Book #3: DRIVE: The Surprising Truth About What Motivates Us (2009). By Daniel H. Pink.
Intrinsic vs. Extrinsic Motivation
in Behavior Change
This is the book that launched the much-needed discussion on intrinsic vs. extrinsic motivation in behavior change. It was first recommended to me by Dean Witherspoon, president of Health Enhancement Systems. Dean has a great white paper available on incentives that you should also read, “How Financial Incentives / Disincentives Undermine Wellness: Making Wellness Rewarding Without Rewards.”
If you’ve felt in your heart that financial incentives and blatant manipulation don’t seem right in wellness programming, the validation and reasons for those feelings can be found in “Drive.”
There are so many great passages in this book, but here are a couple favorites of mine.
“In environments where extrinsic rewards are most salient, many people work only to the point that triggers the reward − and no further. So if students get a prize for reading three books, many won’t pick up a fourth.”
* * *
“Human beings have an innate inner drive to be autonomous, self-determined, and connected to one another. And when that drive is liberated, people achieve more and richer lives.”
Not only does Pink demonstrate that intrinsic motivation is more powerful than extrinsic motivation, he also shows via multiple case studies that extrinsic incentives are worse, and more destructive than having no incentive at all. Instead of pursuing an activity out of curiosity and discovery, the extrinsic incentive takes over the purpose and destroys productivity and joy in the process.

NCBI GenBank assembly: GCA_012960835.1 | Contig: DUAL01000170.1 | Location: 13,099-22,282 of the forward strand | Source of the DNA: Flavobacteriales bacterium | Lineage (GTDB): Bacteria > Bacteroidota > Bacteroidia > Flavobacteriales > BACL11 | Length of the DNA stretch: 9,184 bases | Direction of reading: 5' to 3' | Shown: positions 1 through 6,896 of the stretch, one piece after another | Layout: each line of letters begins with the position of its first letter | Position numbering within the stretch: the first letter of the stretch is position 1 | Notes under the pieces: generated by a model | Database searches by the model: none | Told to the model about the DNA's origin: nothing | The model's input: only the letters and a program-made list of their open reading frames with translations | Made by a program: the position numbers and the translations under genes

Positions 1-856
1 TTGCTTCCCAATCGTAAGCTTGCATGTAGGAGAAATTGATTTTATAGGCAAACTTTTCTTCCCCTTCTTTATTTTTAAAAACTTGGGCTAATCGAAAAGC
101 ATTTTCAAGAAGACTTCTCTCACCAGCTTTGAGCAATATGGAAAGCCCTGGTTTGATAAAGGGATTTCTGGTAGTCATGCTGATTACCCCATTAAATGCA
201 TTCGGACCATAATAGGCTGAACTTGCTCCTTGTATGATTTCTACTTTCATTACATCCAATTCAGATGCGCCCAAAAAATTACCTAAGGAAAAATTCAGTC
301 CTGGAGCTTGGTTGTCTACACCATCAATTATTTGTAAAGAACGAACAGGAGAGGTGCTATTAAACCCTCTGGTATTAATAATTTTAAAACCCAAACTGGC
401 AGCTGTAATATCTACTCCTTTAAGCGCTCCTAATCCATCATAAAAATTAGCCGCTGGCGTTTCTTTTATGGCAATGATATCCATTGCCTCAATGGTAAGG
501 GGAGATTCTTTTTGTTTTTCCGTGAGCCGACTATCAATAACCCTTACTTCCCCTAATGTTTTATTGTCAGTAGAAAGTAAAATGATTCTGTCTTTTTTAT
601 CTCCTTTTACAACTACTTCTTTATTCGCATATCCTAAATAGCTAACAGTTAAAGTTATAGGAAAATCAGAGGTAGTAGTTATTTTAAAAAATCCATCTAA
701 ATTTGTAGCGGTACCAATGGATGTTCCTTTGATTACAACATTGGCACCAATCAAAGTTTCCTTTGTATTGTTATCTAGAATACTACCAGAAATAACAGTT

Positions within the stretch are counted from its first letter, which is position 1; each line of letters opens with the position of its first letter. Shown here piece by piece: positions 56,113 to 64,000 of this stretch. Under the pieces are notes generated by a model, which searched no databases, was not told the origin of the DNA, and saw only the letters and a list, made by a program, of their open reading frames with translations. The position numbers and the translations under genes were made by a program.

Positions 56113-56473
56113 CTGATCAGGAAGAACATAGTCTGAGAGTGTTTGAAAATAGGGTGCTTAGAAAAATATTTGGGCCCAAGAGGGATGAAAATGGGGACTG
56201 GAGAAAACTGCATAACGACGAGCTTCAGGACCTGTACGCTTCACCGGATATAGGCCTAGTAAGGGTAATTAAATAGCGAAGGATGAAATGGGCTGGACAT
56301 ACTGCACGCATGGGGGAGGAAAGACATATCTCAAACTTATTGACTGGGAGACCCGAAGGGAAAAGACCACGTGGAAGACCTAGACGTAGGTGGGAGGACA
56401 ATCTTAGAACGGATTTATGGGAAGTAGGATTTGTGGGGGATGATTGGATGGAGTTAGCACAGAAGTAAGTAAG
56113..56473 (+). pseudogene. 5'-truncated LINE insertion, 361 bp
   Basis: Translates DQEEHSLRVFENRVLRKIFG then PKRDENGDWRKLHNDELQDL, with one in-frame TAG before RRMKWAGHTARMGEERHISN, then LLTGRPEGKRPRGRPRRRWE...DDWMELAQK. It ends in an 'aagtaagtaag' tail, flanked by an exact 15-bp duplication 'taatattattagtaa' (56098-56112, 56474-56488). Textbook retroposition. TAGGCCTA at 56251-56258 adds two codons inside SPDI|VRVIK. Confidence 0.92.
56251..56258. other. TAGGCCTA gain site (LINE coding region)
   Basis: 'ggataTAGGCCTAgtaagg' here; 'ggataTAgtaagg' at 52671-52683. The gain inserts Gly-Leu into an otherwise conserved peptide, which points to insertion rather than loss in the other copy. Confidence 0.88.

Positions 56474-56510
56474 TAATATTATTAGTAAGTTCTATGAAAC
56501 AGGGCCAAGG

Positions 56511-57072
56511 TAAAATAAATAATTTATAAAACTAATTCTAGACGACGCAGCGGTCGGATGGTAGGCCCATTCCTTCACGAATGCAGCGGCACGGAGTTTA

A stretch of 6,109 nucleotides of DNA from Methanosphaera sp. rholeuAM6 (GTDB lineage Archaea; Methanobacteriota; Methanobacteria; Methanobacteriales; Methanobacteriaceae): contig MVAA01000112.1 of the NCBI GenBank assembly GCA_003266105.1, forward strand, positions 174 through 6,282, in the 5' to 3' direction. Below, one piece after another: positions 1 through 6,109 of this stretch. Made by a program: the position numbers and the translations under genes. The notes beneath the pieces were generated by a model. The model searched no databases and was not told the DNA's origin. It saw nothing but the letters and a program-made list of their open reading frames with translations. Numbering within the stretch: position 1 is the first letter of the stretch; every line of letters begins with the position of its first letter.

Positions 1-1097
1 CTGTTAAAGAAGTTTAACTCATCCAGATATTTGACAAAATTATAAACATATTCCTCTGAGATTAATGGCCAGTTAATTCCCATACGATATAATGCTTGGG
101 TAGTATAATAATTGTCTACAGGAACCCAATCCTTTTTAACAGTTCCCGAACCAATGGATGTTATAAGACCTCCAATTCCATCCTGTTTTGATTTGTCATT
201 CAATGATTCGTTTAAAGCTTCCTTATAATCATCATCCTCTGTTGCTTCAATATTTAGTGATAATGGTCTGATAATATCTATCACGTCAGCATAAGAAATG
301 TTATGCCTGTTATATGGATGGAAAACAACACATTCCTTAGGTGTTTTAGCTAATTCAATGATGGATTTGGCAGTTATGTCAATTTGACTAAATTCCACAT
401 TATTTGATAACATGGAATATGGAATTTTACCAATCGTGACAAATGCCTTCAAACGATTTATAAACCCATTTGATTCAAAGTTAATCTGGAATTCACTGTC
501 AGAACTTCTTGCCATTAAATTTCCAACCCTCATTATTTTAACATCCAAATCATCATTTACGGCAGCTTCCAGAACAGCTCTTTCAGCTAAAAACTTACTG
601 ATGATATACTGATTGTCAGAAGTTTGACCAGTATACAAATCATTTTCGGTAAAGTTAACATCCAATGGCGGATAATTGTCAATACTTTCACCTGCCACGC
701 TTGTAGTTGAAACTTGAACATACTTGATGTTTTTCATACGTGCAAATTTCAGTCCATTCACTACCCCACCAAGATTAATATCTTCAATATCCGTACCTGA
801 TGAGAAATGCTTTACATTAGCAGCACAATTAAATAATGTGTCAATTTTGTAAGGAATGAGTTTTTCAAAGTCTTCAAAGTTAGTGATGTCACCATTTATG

According to Pink, if you use “if-then rewards,” you’re going against the scientific evidence. After reading this book, you’ll wonder how extrinsic incentives can be so popular when the science clearly demonstrates exactly the opposite.
Check out the other books in The Health & Wellness Promotion 2013 Summer Reading Program – click here.
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Shawn is the President and Founder of Hope Health. For over 30 years, his work has focused on bringing clear, easy-to-read, and watch health messages to the public via workplaces. He bills himself as the “Best C+ Student in the Wellness Biz” because, as he says, “I like to challenge the notion that there is no such thing as a stupid question.” Shawn is on a mission to tie workplaces into their surrounding communities to share resources and ideas in an effort to improve the health of all Americans.
You may reach Shawn at sconnors@HopeHealth.com or 800-334-4094.